The negative effects of the U.S.-China trade war on the U.S. market have been clear for some time. But a new development is making the dispute all the more troublesome for U.S. stocks.
Goldman Sachs just downgraded several enterprise software stocks, as the analysts expect business spend on those services to deteriorate significantly. The bank specifically cited the continuing — and potentially worsening — trade war as the culprit for the potentially lower revenue and earnings.
U.S. President Donald Trump and Chinese leader Xi Jinping met Thursday to discuss trade, an event much anticipated by U.S. investors.
All three major indices rose considerably Thursday, on optimism that a trade deal might be reached. But if no deal gets done, October and December tariffs on Chinese goods coming into the U.S. are likely to be implemented.
Enterprise Software Downgrades
Goldman analyst Rod Hall downgraded NetApp (NTAP – Get Report) , Hewlett-Packard (HPQ – Get Report) and Cisco (CSCO – Get Report) to sell, sell and neutral, respectively. He lowered his price targets on all three stocks, to $45 a share for NetApp (suggesting 10% downside), $14 for Hewlett-Packard (12.8% downside) and $48 for Cisco. NetApp fell as much as 3.3%, Hewlett-Packard 2% and Cisco 2%.
For Cisco specifically, Hall’s research shows that Cisco’s enterprise orders fell roughly 3% in June 2019 year over year. Those orders rose about 15% in September 2018 and consistently dropped off throughout the period.
“We are taking a more cautious view of enterprise spending and particularly large enterprise-exposed companies in our coverage as we look into late 2019 and early 2020,” Hall wrote in his note out Wednesday evening.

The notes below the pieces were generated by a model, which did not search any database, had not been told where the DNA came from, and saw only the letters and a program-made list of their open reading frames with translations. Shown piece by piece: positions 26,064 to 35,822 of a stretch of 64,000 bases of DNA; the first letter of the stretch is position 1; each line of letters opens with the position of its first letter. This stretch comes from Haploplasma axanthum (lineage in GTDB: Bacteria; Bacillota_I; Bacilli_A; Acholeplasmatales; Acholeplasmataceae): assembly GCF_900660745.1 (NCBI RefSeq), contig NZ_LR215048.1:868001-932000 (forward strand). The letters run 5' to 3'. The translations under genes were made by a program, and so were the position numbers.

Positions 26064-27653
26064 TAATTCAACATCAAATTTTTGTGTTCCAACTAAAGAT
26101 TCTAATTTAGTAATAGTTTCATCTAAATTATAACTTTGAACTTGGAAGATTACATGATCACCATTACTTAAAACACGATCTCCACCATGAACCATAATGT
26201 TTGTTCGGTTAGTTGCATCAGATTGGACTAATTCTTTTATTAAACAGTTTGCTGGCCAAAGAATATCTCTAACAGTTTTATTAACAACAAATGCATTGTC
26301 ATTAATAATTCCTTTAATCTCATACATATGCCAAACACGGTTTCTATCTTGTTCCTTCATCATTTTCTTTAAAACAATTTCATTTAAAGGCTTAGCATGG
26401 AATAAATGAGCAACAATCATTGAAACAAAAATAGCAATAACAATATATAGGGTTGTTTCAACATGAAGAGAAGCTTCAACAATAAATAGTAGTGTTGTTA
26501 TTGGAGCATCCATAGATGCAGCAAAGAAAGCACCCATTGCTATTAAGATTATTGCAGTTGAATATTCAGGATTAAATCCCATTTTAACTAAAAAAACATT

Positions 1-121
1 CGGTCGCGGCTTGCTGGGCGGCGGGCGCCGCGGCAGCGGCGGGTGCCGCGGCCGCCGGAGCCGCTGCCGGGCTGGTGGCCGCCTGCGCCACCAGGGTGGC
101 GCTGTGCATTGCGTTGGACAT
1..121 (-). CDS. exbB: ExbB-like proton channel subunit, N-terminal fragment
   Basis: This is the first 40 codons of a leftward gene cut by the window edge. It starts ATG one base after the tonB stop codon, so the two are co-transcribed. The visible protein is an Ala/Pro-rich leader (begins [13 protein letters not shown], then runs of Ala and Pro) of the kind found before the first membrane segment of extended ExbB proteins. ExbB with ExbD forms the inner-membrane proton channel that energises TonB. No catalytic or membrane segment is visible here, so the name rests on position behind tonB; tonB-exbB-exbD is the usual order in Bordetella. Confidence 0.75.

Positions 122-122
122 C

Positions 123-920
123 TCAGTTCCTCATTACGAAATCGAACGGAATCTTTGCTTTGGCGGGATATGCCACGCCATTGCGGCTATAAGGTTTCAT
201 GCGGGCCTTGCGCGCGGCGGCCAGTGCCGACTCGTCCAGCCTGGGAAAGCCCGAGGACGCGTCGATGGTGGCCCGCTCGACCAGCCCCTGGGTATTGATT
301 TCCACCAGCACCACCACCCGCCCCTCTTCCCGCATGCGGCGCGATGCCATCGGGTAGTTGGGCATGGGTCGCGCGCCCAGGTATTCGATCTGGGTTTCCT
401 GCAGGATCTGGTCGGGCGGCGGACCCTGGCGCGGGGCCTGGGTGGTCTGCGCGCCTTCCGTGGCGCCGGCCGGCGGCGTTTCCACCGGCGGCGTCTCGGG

“Our September VAR survey published earlier this week suggests across the board deterioration in enterprise demand trends with the exception of small and medium businesses.”
Hall added that executives of companies providing these services, including Dell (DELL) , which he did not downgrade, have recently issued negative commentary to him and other analysts around software demand from customers.
The culprit: the trade war.
“Ongoing weakness in large enterprise spending is largely a function of business confidence given uncertainty around the trade situation and should therefore correct when business leaders gain confidence in a trade resolution,” Hall wrote.
In short, companies are highly uncertain about the direction of tariffs, and therefore demand. With potentially weak demand for goods and services, companies will invest and hire less, and now they’ll spend less on software.
These companies are largely hardware and software companies, but they all have software revenue segments that comprise a significant portion of their total businesses.
NetApp’s software revenue is about 76% of its total revenue. Hewlett-Packard’s revenue breakdown is less clear, but analysts are expecting $38.5 billion in revenue for 2019 from its personal systems group. Cisco’s infrastructure platforms service is expected to account for more than half the company’s 2019 revenue. Dell is expected to pull in roughly half its 2019 revenue from its client solutions group.
These stocks have underperformed the broader market in 2019. NetApp is down 17.5% year-to-date, with Hewlett-Packard down 22% and Dell up just 4%. Cisco, which is exposed to secular growth trends such as 5G, is up, but just 7.2%.
Why This Is Ominous
Many would expect that companies will reduce capital expenditures and investments in capital goods in the face of the trade war. And that has happened, as the macro data has shown.
But now with businesses spending far less on software, one has to wonder just how much economic growth the trade war could cut off.
Meanwhile, the S&P 500 is up almost 17% year-to-date and many economists see an increased risk of a 2020 recession, compared with estimates from a few months ago.